South Yemen Leaders Declare Separate State

From Reuters

Southern Yemeni leaders said they were seceding from Yemen and declared a separate state today, four years after northern and southern Yemen united.

The announcement was made in a statement read on Aden television and radio by Yemeni Vice President Ali Salim Bidh, the country's southern leader.

Bidh said the new separate state would be called the Democratic Republic of Yemen and that general elections would be held a year from now.

Hundreds of Aden's 350,000 residents went out into the streets to celebrate, some of them firing Kalashnikov rifles into the air in jubilation.

Bidh also appealed to Arab and foreign governments to recognize the new state, which he said would adhere to Arab League and U.N. conventions.

The southern decision was made more than two weeks after a civil war broke out in the southern Arabian peninsula because of differences between Bidh and President Ali Abdullah Saleh, a northerner, over the balance of power in the country they merged May 22, 1990.

Bidh had ruled the People's Democratic Republic of Yemen in the south and Saleh the Yemen Arab Republic in the north until they created the Republic of Yemen, the united state of 13 million people, about 2.4 million of them in the south.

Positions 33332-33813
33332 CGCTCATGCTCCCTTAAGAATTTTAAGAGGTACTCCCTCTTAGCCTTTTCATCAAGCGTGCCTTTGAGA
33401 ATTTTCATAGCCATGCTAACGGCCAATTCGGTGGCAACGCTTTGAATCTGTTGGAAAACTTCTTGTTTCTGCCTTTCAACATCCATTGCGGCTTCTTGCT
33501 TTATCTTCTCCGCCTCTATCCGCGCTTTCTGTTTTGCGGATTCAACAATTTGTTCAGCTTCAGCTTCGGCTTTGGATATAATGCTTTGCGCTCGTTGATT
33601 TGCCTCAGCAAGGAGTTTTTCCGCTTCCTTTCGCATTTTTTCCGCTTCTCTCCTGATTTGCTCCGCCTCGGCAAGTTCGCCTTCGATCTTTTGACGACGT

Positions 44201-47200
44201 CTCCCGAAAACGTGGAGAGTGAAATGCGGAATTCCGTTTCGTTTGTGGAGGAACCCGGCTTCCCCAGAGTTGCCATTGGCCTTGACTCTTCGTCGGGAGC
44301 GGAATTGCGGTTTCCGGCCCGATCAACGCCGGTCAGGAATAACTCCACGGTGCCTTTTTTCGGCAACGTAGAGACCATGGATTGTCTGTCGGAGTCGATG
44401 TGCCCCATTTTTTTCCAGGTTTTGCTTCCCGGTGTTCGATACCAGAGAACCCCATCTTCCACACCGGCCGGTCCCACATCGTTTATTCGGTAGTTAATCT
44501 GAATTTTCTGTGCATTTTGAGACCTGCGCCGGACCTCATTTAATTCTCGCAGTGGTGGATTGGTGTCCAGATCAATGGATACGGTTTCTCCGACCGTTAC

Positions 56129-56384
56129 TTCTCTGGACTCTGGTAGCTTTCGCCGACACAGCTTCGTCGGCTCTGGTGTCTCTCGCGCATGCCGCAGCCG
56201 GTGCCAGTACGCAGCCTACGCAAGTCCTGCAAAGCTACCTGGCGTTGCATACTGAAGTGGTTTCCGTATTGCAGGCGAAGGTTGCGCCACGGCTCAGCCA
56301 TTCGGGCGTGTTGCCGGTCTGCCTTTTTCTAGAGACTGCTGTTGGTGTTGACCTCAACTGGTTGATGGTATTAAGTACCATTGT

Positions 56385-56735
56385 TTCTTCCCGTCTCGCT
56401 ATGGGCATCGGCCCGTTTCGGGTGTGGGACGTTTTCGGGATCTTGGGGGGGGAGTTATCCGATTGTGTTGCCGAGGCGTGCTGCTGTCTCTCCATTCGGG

Shortly before the southern decision was announced today, northern Yemen declared a unilateral cease-fire in the civil war starting at midnight, and officials in Sana, the capital, repeated a demand for the surrender of Bidh and officials in his Yemen Socialist Party.

The southerners have largely been on the defensive, but the northerners still face stiff resistance as they close in on Aden, the old southern capital.

Diplomats in Aden said the secession option had been under discussion in Aden since Monday in meetings of the Yemen Socialist Party and five small opposition political parties from north and south.

They said southern envoys and officials had been discussing possible secession with several Arab states that they suspected might be willing to recognize a new South Yemen.

Bidh said that the decision followed "continuous efforts to make unity work" and accused northerners of political sabotage, suppression, supporting Muslim fundamentalist movements and exporting terrorism.

He said the new state would continue to aim for unity.

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